With an EHS software, that operations manager will receive a real-time notification of the incident on their phone which includes details of what happened, pictures from the event, and descriptions. Forget about the delay of hunting down information, compiling it in a report and then sending it to the manager well after the event.

The real value of instant notification is now the operations manager will be able to see the follow-up actions and status. They will be armed to make quicker and better-informed decisions to ensure that the relevant jobs and operations associated with the event can continue with minimal to no disruption and with worker safety in mind.

Not convinced? Here’s another scenario: A heavy equipment operator needs to run through a pre-use checklist at the start of every shift, but today someone removed the laminated checklist card from the cab. This worker wants to start their shift so they can start moving material before someone complains.

In a paper-based world, that operator has to contact their supervisor about the missing checklist, figure out where it is, fill it out and then give it to somebody who will later enter the information into a spreadsheet to confirm the inspection. That might take 15 minutes or more where this employee will be running around doing something they don’t want to be and should not have to be doing.

Pulling that checklist up on their phone is more accessible, better organized and cuts down the time someone else will spend inputting that information into a spreadsheet. The operator is already off and working to ensure the equipment is safe to use and moving material in a few clicks.

Alright, one last example for the employees whose safety involvement requires on-site response. In this scenario, the safety coordinator has to drive from the main office towards a well site every time there’s a collision or safety incident to determine if everyone is okay and if anyone might need first-aid or more substantial medical treatment.

Because they are in a rush to triage the situation, they keep forgetting the incident forms they have to fill out. Even if they have a notepad or take notes on their phone, they’re still going to have to drive back to the main office to retrieve the form and then back down again to find witnesses so they can complete their report.

EHS software can prevent this coordinator from unnecessary trips. With a phone they likely already have, they can tap and quickly find the necessary resources and get guided, real-time instructions that will make their job much easier. Digitization does not Happen Overnight It can be extremely daunting and feel like more effort than it is worth changing how you manage your safety program. But with small, easy-to-accomplish tasks and a committed organization, the transition to software will be smooth and take less time than you initially thought. All in the name of better safety for everyone.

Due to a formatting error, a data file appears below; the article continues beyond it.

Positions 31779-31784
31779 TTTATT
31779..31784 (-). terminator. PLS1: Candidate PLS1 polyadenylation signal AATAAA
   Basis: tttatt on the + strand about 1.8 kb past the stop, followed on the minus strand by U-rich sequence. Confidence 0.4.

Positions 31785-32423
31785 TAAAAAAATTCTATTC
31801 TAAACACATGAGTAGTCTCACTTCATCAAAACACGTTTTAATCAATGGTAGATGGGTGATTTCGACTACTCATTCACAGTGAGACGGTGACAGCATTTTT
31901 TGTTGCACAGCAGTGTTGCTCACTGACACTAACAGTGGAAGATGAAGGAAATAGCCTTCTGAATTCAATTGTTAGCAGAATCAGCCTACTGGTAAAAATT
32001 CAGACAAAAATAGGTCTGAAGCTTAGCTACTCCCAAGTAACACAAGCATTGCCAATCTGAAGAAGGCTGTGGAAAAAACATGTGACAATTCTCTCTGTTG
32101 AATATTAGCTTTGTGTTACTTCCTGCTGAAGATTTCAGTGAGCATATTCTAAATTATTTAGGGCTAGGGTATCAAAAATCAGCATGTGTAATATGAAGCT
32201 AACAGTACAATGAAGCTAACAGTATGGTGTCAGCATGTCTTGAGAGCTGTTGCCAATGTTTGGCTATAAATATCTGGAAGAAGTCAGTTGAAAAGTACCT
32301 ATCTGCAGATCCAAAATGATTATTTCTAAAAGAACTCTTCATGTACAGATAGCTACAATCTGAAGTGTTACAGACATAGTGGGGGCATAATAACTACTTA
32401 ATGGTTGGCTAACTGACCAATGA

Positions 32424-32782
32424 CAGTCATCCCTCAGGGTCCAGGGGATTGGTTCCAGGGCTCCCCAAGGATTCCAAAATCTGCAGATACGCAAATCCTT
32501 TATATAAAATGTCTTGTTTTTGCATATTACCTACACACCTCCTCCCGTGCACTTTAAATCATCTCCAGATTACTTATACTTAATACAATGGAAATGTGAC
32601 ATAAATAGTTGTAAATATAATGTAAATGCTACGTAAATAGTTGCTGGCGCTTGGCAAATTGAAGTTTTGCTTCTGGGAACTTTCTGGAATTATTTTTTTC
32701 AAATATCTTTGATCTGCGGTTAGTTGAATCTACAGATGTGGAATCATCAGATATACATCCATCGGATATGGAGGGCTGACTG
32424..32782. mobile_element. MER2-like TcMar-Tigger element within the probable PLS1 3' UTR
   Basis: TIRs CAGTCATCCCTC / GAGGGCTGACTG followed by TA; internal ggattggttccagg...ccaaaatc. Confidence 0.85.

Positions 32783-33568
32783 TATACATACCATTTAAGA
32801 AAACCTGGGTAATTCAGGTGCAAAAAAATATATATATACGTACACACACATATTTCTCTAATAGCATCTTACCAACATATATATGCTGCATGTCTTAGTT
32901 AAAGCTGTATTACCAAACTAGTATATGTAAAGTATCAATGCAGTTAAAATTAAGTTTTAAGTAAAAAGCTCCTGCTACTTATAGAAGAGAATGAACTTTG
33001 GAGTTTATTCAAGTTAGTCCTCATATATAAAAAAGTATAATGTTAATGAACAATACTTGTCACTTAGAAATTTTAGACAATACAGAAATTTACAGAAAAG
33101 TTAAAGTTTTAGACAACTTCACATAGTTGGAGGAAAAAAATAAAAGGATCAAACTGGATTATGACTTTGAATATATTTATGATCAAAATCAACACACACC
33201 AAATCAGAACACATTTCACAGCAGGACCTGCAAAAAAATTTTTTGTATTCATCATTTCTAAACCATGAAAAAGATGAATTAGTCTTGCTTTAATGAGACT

Digitization does not Happen Overnight

It can be extremely daunting and feel like more effort than it is worth changing how you manage your safety program. But with small, easy-to-accomplish tasks and a committed organization, the transition to software will be smooth and take less time than you initially thought. All in the name of better safety for everyone.

This article originally appeared in the February 1, 2022 issue of Occupational Health & Safety.

Download Center

  • Safety Metrics Guide

    Is your company leveraging its safety data and analytics to maintain a safe workplace? With so much data available, where do you start? This downloadable guide will give you insight on helpful key performance indicators (KPIs) you should track for your safety program.

  • Job Hazard Analysis Guide

    This guide includes details on how to conduct a thorough Job Hazard Analysis, and it's based directly on an OSHA publication for conducting JHAs. Learn how to identify potential hazards associated with each task of a job and set controls to mitigate hazard risks.

  • A Guide to Practicing “New Safety”

    Learn from safety professionals from around the world as they share their perspectives on various “new views” of safety, including Safety Differently, Safety-II, No Safety, Human and Organizational Performance (HOP), Resilience Engineering, and more in this helpful guide.

  • Lone Worker Safety Guide

    As organizations digitalize and remote operations become more commonplace, the number of lone workers is on the rise. These employees are at increased risk for unaddressed workplace accidents or emergencies. This guide was created to help employers better understand common lone worker risks and solutions for lone worker risk mitigation and incident prevention.

  • EHS Software Buyer's Guide

    Learn the keys to staying organized, staying sharp, and staying one step ahead on all things safety. This buyer’s guide is designed for you to use in your search for the safety management solution that best suits your company’s needs.

  • Vector Solutions

Featured Whitepaper

OH&S Digital Edition

  • OHS Magazine Digital Edition - June 2022

    June 2022

    Featuring:

    • SAFETY CULTURE
      Corporate Safety Culture Is Workplace Culture
    • HEAT STRESS
      Keeping Workers Safe from Heat-Related Illnesses & Injuries
    • EMPLOYEE HEALTH SCREENING
      Should Employers Consider Oral Fluid Drug Testing?
    • PPE FOR WOMEN
      Addressing Physical Differences
    View This Issue